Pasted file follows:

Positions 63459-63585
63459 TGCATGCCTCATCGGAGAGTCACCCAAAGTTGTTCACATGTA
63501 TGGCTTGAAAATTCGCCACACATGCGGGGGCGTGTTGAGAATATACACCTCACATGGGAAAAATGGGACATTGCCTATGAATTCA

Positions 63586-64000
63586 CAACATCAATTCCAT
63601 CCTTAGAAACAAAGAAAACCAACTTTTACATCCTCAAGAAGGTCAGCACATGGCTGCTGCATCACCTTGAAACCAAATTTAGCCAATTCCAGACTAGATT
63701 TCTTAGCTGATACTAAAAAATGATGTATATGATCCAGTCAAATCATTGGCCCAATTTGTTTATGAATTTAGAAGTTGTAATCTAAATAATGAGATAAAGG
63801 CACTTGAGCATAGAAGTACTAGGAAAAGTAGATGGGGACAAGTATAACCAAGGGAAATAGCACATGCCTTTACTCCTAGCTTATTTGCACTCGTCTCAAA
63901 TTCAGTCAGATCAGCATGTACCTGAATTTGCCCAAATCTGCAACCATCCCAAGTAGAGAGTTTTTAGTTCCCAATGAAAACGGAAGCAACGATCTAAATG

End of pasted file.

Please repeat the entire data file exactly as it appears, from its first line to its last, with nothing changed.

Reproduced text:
Positions 63459-63585
63459 TGCATGCCTCATCGGAGAGTCACCCAAAGTTGTTCACATGTA
63501 TGGCTTGAAAATTCGCCACACATGCGGGGGCGTGTTGAGAATATACACCTCACATGGGAAAAATGGGACATTGCCTATGAATTCA

Positions 63586-64000
63586 CAACATCAATTCCAT
63601 CCTTAGAAACAAAGAAAACCAACTTTTACATCCTCAAGAAGGTCAGCACATGGCTGCTGCATCACCTTGAAACCAAATTTAGCCAATTCCAGACTAGATT
63701 TCTTAGCTGATACTAAAAAATGATGTATATGATCCAGTCAAATCATTGGCCCAATTTGTTTATGAATTTAGAAGTTGTAATCTAAATAATGAGATAAAGG
63801 CACTTGAGCATAGAAGTACTAGGAAAAGTAGATGGGGACAAGTATAACCAAGGGAAATAGCACATGCCTTTACTCCTAGCTTATTTGCACTCGTCTCAAA
63901 TTCAGTCAGATCAGCATGTACCTGAATTTGCCCAAATCTGCAACCATCCCAAGTAGAGAGTTTTTAGTTCCCAATGAAAACGGAAGCAACGATCTAAATG